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Why does the Perl conditional operator not do what I expect?

by vinoth.ree (Monsignor)
on Apr 20, 2009 at 10:43 UTC ( #758663=perlquestion: print w/replies, xml ) Need Help??

vinoth.ree has asked for the wisdom of the Perl Monks concerning the following question:

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Re: Why does the Perl conditional operator not do what I expect?
by linuxer (Curate) on Apr 20, 2009 at 10:50 UTC
Re: Why does the Perl conditional operator not do what I expect?
by betterworld (Curate) on Apr 20, 2009 at 10:50 UTC

    Running this with perl -MO=Deparse,-p gives:

    (($condition ? ($a = 2) : $a) = 3);

    So your problem is operator precedence. You should parenthize the assignments. (The ternary operator is often found on the right-hand side of an assignment, so it has higher precedence.)

Re: Why does the Perl conditional operator not do what I expect?
by why_bird (Pilgrim) on Apr 20, 2009 at 10:59 UTC
    I am always tripping up over this, and like betterworld says, parentheses are the answer. I believe this also works, and may be slightly easier to get your head around/remember (it is for me anyway).
    ($condition) ? ($a=2) : ($a=3);

    btw from previous experience, I found it quite difficult to super search or google for advice on this construct, as most search engines do not recognise most punctuation, and I for one did not know it was called 'ternary ?'.

    update: p.s. in response to linuxer, say you wanted to do $condition ? $a=2 : $b=3, would ($condition) ? ($a=2) : ($b=3) then be the correct/advisible way to do it?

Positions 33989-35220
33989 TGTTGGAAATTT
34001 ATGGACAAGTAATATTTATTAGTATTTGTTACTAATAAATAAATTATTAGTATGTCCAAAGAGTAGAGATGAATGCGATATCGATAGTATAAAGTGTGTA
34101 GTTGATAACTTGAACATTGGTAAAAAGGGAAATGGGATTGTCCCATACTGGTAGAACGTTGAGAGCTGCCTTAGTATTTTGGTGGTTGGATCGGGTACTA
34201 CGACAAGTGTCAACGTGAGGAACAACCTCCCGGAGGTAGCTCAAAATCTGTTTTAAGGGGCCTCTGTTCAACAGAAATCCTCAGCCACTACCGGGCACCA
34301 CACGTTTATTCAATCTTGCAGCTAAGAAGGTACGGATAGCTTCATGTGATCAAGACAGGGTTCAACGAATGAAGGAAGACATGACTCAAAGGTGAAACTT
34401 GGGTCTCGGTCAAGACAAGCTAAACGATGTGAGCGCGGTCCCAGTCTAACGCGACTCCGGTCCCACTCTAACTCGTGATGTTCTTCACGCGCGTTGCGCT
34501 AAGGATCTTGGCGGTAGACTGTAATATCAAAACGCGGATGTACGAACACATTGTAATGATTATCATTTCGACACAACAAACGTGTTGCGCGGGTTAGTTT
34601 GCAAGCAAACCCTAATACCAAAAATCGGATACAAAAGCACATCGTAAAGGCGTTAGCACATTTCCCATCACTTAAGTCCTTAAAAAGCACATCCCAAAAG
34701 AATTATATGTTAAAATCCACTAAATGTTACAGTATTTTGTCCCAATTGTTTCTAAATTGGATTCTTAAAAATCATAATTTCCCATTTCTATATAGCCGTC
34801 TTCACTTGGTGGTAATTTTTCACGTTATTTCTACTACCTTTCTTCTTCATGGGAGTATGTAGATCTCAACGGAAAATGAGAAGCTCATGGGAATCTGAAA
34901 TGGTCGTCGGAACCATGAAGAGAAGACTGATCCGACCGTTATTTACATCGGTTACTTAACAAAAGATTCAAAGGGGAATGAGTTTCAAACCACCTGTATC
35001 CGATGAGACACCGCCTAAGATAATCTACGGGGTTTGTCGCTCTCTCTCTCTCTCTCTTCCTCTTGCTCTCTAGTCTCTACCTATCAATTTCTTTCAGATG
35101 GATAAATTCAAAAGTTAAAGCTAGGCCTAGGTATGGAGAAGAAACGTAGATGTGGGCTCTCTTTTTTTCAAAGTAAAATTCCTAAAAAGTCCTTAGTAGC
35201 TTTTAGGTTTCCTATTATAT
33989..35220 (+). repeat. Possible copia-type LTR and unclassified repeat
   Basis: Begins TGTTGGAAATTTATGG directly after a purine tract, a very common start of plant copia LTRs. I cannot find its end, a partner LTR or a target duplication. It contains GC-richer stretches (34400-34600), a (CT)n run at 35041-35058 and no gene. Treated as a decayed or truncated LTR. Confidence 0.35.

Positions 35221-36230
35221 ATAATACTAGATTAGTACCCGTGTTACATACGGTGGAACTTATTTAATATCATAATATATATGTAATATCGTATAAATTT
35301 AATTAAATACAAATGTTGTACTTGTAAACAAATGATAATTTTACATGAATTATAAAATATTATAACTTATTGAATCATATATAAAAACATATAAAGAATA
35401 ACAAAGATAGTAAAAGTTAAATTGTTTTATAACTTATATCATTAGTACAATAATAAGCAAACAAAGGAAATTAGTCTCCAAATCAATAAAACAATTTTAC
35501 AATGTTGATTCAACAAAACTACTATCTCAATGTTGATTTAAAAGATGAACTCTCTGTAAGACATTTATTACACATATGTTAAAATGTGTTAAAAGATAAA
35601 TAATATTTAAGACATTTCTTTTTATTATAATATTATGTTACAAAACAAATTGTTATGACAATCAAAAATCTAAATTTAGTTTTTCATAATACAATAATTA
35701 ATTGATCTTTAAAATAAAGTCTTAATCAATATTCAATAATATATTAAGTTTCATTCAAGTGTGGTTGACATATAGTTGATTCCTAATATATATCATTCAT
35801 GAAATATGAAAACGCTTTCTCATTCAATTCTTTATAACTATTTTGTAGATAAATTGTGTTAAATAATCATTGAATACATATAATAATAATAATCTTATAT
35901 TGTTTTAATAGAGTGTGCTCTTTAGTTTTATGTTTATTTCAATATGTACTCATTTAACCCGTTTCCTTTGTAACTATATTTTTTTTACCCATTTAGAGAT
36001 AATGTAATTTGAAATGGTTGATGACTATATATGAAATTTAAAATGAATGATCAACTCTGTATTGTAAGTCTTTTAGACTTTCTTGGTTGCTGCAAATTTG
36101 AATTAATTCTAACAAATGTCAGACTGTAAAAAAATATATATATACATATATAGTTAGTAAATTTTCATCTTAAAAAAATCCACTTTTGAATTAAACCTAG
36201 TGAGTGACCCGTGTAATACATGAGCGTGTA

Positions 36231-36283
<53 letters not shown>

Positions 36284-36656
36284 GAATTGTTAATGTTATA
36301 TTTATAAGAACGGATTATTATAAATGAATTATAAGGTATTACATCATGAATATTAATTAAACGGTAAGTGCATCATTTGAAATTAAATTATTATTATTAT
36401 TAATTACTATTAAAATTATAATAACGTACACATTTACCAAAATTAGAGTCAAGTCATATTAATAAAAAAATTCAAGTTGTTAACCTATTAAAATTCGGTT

cheers
    why_bird
    ........
    Those are my principles. If you don't like them I have others.
    -- Groucho Marx
    .......
      say you wanted to do
         $condition ? $a=2 : $b=3
      would
         ($condition) ? ($a=2) : ($b=3)
      then be the correct/advisible way to do it?
      It would be one way to do it with a ternary operator. Another way is shown below. Both are correct (i.e., compile without error). Which is 'advisable' depends on circumstances; I tend to prefer the ternary form below, but
         if ($cond) { $a = 2 } else { $b = 3 }
      seems the clearest and most advisable of all.
      >perl -wMstrict -le "my $cond = shift; $a = $b = 99; ($cond ? $a : $b) = ($cond ? 2 : 3); print qq{a $a b $b}; " 0 a 99 b 3 >perl -wMstrict -le "my $cond = shift; $a = $b = 99; ($cond ? $a : $b) = ($cond ? 2 : 3); print qq{a $a b $b}; " 1 a 2 b 99
      Hmmm ,

      ...I found it quite difficult to super search or google... - not if you search for it by name i.e. search terms: tertiary operator perl, - approx. 24,500 hits.

      A user level that continues to overstate my experience :-))
        No, I appreciate that, but I didn't know what it was called :) Since discovering 'perlop' my life has become much easier!
        ........
        Those are my principles. If you don't like them I have others.
        -- Groucho Marx
        .......
Re: Why does the Perl conditional operator not do what I expect?
by Corion (Pope) on Apr 20, 2009 at 13:20 UTC
Re: Why does the Perl conditional operator not do what I expect?
by ww (Archbishop) on Apr 20, 2009 at 10:51 UTC
    This is pretty clearly a case where a decent beginner book or Super Search] would answer your question.
Re: Why does the Perl conditional operator not do what I expect?
by codeacrobat (Chaplain) on Apr 20, 2009 at 20:36 UTC
    The ternary operator has a low precedence. Once you have fallen into its trap 2-3 times, you begin start programming more defensivly. With the ternary operator I learned a general rule of programming "Don't try to be smart".
    Something I did wrong quite a lot times:
    @stuff = $arry_or_list ? @what : $foo, $bar;
    P.S. Anyone remembers the epic Mr. Ternary is greater than Mrs. If Else

    print+qq(\L@{[ref\&@]}@{['@'x7^'!#2/"!4']});

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